Sucre

Bolivian long haul buses are not the same as those we experienced in Argentina. While not as bad as what I was trying to brace myself for, there was no food, no heating and a little bit of scary driving. From Uyuni to Sucre, it was about 8 hours and we managed to get a direct bus, many companies require you to change in Potosi. We were driving overnight and up into the mountains a bit as well. It wasn’t so much the scary driving, but more so the strong winds and windy road. There were a few times I was worried our double-decker bus would topple due to a combination of the winds, the road and the lack of braking around corners. After those instances, I just closed my eyes and tried to go to sleep – the best coping strategy.

At 5am we pulled into Sucre bus station, bleary-eyed and not ready to face the day. It’s always at these times we get stung by taxi drivers – they prey on the vulnerable, non-Spanish speaking tourists and get a much better fare than they should. Not really – it is just our laziness after transit to haggle. Our hostel wasn’t too far away from the bus station. Thankfully our room was ready once we arrived and we got a few extra hours of sleep.

Sucre was a very pretty town, especially after the sparseness of Uyuni. Lots of green space, white colonial buildings and plenty of squares. We used the time in Sucre to relax a bit. The Altoplato tour while short, was intense with a lot of driving which does make you exhausted.

The highlight for both myself and Dave was the market. The central market was housed in a building and reflected the layout of a supermarket, more so than other markets we have been too. Basically, all the meat vendors were in one area, as were the fruit and vegetables, household goods and cheeses. Plus there was a whole section of these incredible cakes, with thick icing and all the artificial colours you could think of. I didn’t get to try them, but I could just imagine how sugary sweet they would be.

Within the markets they also had a few food stalls, selling choripan and a range of traditional Bolivian meals. We hadn’t quite steeled our stomachs for market meals just yet so we didn’t buy anything there, even though Dave was pretty keen on a choripan.  We did, however, buy some vegetables for dinner. Some known, some unknown but they were all delicious and made an amazing pasta. There is just something about the produce over here, it is just so fresh and tasty.

Bolivia had one prince and princess only, something I didn’t know until Dave research what we should be doing in Sucre. The title was given to them by the Pope and they lived in a Castillo de la Glorieta, about 7km out of town. The couple died childlessly so the title was never passed on.

Being used to walking each day, we decided to walk the way to the pink castle. This was a bit of an experience and felt a lot longer than the 5.5km Google Maps showed us. It took us through several local towns which was a bit of an eye-opening experience. I definitely felt like a foreigner and out of place there. It was a bit more insight into daily life for a Bolivian outside of the city.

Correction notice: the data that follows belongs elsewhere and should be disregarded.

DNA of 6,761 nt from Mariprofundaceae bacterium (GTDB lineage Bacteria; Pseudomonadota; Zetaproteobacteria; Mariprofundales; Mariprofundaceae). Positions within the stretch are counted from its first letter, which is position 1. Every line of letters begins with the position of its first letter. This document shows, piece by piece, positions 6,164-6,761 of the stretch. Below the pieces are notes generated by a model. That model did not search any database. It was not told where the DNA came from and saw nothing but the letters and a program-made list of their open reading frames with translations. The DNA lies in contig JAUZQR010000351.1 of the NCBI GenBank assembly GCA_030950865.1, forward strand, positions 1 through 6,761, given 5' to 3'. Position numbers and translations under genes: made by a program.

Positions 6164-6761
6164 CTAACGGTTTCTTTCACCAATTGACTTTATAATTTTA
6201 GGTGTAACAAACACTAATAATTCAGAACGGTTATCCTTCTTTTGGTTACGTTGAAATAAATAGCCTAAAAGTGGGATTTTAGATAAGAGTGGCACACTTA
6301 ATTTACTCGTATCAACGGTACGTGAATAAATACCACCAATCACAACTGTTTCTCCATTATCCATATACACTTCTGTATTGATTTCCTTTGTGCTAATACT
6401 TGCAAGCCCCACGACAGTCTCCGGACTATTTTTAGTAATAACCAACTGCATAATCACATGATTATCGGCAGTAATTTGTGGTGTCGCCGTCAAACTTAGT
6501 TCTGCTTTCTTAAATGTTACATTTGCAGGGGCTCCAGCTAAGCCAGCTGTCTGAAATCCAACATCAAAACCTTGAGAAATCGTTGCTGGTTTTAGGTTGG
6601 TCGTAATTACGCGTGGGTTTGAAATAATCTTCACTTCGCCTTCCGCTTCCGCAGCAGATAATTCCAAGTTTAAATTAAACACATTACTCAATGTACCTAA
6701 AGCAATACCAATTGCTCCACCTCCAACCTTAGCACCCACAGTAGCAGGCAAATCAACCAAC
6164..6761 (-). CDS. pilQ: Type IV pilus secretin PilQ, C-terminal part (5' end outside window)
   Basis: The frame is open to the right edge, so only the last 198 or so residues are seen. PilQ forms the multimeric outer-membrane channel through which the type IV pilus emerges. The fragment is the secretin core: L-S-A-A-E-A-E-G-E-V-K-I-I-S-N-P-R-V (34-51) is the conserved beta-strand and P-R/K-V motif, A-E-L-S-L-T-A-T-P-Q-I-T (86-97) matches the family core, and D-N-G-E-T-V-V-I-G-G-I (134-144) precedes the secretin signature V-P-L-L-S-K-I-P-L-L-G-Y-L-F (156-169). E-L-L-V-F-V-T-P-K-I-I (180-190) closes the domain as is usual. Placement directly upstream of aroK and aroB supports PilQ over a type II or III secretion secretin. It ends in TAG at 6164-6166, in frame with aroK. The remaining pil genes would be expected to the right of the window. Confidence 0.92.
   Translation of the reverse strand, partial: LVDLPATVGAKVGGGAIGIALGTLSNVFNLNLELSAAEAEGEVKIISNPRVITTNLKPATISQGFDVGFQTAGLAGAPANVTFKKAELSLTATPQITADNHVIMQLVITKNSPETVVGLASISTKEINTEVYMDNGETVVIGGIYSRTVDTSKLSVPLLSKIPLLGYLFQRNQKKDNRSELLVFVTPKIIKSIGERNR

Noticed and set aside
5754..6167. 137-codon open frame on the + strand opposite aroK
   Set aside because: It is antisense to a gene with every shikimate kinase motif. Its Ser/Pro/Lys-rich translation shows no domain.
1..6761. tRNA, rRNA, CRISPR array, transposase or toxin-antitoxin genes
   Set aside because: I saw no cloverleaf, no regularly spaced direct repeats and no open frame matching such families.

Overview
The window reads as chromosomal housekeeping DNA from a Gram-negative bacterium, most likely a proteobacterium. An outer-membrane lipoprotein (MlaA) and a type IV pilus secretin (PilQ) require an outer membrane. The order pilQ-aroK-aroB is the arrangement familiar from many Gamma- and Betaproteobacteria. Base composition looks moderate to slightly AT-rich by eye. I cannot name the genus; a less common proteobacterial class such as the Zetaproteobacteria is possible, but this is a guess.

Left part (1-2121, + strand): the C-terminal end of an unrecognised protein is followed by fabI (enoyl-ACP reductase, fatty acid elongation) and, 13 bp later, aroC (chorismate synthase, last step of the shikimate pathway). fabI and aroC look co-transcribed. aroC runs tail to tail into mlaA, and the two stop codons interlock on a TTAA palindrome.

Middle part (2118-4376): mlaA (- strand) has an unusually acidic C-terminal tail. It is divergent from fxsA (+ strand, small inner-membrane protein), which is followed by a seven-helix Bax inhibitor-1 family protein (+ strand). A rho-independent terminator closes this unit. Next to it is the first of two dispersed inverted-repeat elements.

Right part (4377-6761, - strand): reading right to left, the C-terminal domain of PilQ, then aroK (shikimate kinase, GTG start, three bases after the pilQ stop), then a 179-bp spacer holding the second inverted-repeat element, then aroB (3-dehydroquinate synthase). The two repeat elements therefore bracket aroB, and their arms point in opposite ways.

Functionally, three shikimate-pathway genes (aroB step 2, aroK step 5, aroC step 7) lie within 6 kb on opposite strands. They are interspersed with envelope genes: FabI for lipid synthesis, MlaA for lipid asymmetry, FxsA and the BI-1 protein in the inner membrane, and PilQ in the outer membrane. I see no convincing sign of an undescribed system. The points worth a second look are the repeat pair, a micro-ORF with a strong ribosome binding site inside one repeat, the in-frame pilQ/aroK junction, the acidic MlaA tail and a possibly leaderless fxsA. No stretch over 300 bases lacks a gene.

The castle shares its ground with an Army checkpoint/base. This confused us greatly as we weren’t sure how we were to enter the castle. Our instincts were to avoid officers with guns but we worked out that was the only way in. We need not have worried as we weren’t even stopped, they just let us waltz through and onto the castle. At the castle, there was an entrance fee but you also had to pay a fee if you wanted to take any photos. Because we had walked so far, we didn’t want to come away with just memories so we paid. As a result, I think we took the most photos we have taken of a single attraction.

The castle was pretty cool – with many rooms and stain glassed windows. It was looked after, but not restored. It would be an amazing place if it was restored. We walked up to the tower (the only way up a very long spiral staircase) and looked out onto the grounds (and the army base). After our visit, we had our first Bolivian experience in a collective, a small van that picks up passengers like a bus. We definitely weren’t walking back. It was pretty uneventful, incredibly cheap and we were back in Sucre before we knew it.

Sucre is known for its chocolate and not really having too much since we started travelling, I decided we needed to taste test to two of the better-known brands. We got Chocolate with Quinoa from Chocolates Para Ti and from Taboada, a packet of truffle-like chocolates with different fillings . After careful consideration and the entire block/pack, I much preferred the chocolate with quinoa. It wasn’t quite as rich as the truffles. But I would happily eat both again.

Being Bolivia, Sucre has a few hills and incredible viewpoints. We decided to venture up one for sunset. We walked up to Plaza Pedro de Anzurez and were presented with a vista of the entire city, and as it was a bar, a few beers as well. It was an incredible view and we were even serenaded by local musicians. A pretty great way to say goodbye to our last full day in Sucre.

Sucre airport is not close to the city. We learned this the hard way when we thought we had allowed enough time to get to the airport on time. Mind you we didn’t count on a barely road-worthy cab (the speedo didn’t work) that also needed to refuel on the trip. Luckily though, the airline only needed us to be checked in 30 minutes before so we made it, but it was definitely one stressful cab ride.

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